Anita Katsusarka discusses how art can offer salvation in difficult times
“Lift me up, crush me down, pull me in, push me out,
Take me all, tear me apart, build me up, mold me wholesome.
Make me. Create me. I then will be.”
Ingrained on the inside-out and upside-down of my mind, these words composed the texture of that part of my being which could not be seen in the smoky ballroom, under the artificial neon stars glued to the ceiling. The light had been blue just a few seconds ago: clouds of fog were playing tricks on the eyes of the crowd, dangling the stage in front of us and threatening to engulf the man with the guitar. The other members of the band had left; only the echo of the drums from the previous song remained.
Somebody turned away the projector and the blue light tenderly defrosted and melted into the darkness of the background. A stream of white light washed over John Butler as he tuned his unique 11-string Maton guitar. I knew what was about to happen and so did my fellow-melomaniacs. It was October 11 and, for the first time ever, The Barrowland Ballroom heard Ocean– a 12-minute godpiece of something which the word ‘music’ fails to define.
What happened was art.
It was there when we arrived at the venue and saw the blinking self-referential sign with the name of the concert hall which reminded me of films, cabaret clubs, and bowling halls. It was there when the old hardwood flooring, creaking under our feet, looked up at the dim lights. It was there when, as soon as people felt the silence overcoming the excitement of the crowd, a whisper was passed from mouth to mouth, almost like a kiss: Ocean is coming…Ocean is coming. Ocean – the song – was living Art. It possessed the people who had been waiting for the Australian musician to bring his sense of freedom and peace of mind to the Glasgow gig, where he would overfill the crowd like a wave of calm and serene stillness. These whispers, transmitted automatically and genuinely aimed at spreading the blanket elation, also fell under the category of Art. We – the possessed – with our fingers trembling, our feet paralyzed, heads encircled by a twinkling aura, were also Art.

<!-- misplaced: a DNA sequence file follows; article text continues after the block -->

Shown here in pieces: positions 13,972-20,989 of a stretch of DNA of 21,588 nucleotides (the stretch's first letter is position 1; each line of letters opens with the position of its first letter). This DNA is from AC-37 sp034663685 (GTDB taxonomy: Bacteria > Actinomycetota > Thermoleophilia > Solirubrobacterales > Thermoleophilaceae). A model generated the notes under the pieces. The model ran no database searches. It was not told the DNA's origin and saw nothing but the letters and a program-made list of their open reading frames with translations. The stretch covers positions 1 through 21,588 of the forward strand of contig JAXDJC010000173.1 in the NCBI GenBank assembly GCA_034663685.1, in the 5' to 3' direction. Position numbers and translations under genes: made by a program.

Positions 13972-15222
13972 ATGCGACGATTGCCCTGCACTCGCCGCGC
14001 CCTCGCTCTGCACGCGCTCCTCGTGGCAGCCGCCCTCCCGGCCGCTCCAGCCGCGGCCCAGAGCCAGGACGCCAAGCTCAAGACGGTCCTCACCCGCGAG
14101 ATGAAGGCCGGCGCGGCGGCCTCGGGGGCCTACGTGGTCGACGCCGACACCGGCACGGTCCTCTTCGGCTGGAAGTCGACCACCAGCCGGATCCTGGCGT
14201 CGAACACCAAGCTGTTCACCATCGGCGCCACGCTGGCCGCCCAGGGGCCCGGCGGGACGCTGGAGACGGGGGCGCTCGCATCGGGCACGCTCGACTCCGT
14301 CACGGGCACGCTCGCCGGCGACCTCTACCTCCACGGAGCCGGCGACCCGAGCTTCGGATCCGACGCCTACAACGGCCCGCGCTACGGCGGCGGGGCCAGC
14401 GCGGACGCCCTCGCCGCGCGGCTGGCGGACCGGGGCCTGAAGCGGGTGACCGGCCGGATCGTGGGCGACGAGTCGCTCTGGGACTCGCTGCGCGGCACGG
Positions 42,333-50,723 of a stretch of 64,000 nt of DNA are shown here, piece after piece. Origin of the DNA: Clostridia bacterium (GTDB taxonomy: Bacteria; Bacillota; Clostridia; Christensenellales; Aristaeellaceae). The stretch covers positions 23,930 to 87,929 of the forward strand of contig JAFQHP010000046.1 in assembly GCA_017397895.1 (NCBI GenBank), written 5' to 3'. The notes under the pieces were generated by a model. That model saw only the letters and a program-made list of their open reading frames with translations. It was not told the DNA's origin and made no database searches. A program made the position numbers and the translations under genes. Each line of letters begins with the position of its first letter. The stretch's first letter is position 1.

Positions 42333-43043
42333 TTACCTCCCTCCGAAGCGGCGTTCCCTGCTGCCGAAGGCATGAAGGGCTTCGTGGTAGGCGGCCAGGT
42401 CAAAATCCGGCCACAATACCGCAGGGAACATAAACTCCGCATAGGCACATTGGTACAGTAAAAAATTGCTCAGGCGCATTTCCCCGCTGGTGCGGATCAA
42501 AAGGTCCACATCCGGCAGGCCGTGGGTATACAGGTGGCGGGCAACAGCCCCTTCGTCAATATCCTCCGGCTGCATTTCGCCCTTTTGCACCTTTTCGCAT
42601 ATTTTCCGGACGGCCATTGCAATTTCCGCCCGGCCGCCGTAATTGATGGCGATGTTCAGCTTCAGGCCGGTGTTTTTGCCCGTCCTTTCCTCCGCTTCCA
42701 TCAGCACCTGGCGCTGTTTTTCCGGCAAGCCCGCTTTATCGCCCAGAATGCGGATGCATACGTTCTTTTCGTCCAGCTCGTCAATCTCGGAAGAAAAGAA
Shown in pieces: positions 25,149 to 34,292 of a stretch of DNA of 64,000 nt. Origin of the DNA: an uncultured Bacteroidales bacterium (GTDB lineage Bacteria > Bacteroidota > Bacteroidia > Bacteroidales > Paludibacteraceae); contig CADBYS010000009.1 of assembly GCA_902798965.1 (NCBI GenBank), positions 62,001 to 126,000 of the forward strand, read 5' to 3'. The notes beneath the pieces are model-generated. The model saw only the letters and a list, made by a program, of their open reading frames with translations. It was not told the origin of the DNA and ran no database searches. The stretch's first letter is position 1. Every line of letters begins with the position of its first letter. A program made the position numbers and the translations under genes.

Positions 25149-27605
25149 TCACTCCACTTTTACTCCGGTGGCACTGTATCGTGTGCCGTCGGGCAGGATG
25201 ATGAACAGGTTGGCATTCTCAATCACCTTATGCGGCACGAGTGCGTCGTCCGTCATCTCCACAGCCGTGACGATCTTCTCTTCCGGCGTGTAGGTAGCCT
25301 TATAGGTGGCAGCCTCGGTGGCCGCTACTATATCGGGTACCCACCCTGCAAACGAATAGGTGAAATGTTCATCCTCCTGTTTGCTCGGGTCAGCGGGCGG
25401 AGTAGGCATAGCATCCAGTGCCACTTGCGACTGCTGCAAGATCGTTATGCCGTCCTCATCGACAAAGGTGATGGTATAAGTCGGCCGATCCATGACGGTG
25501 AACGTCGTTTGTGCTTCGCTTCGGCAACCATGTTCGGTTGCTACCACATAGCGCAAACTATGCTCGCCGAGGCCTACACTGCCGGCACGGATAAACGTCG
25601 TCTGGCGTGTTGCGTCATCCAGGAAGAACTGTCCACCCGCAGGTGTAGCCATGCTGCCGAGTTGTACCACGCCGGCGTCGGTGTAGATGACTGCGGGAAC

At the end of the day, the Superman cured each and every one of us by simply doing what he was best at: expressing himself without words. What kept him going after streams of sweat had started tangling in his curls was the honesty of each move his fingers made over frets and strings. He let the Art of his integrity as a person, as a musician, and as an artist flow through the spaces between the people. I reckon a Superman can be summoned in any kind of Art even if the eye of the viewer, or his ear, or his soul are locked and the key appears nowhere to be found.
It is because of this prospect of salvation that I stay up late – when everybody else is asleep – and create. Once I realized that in life I can conceive of something unseen before, I decided that physical rest (although not overrated) often charges me less than the creation of another me or another world. Art might always preserve its subjective essence, which is inscribed by the genius of the person behind its invention, but it has the capacity to speak and communicate with those standing in front of it, whether it will be in a museum, in a theater, or between pages. An invisible thread unweaves on both sides of the “transmitter-receiver” bridge. It is a sense of philia (Greek for ‘love’), affection uninterrupted by outside forces. The true definition of a safe space.
I have seen many people opening the doors to this space. Once they do it, it becomes a place filled with meaning. When my dad was going through a rough time in both his career and in his relationships he always said how, after my hug and kiss ‘Goodnight’, it was the paintbrush’s touch to the white canvas that kept him sane.
When my friend felt burned out and found herself speechless, choking on the tears running down her face while holding my hand, she remembered how she grew up enveloped in Art and wearing a stamp that said she had been destined to narrate, to show, and to expand the worldview of others through her Art.
I can’t repeat enough times that honesty always goes hand in hand with Art and it is in this candor that its healing potential exists. By generating another you, another world you hold a mirror to the same you that you have known and that you may have lost. You belong to Art and it belongs to you. No matter how far away you have gone from yourself; Art will always bring you back to who you truly are.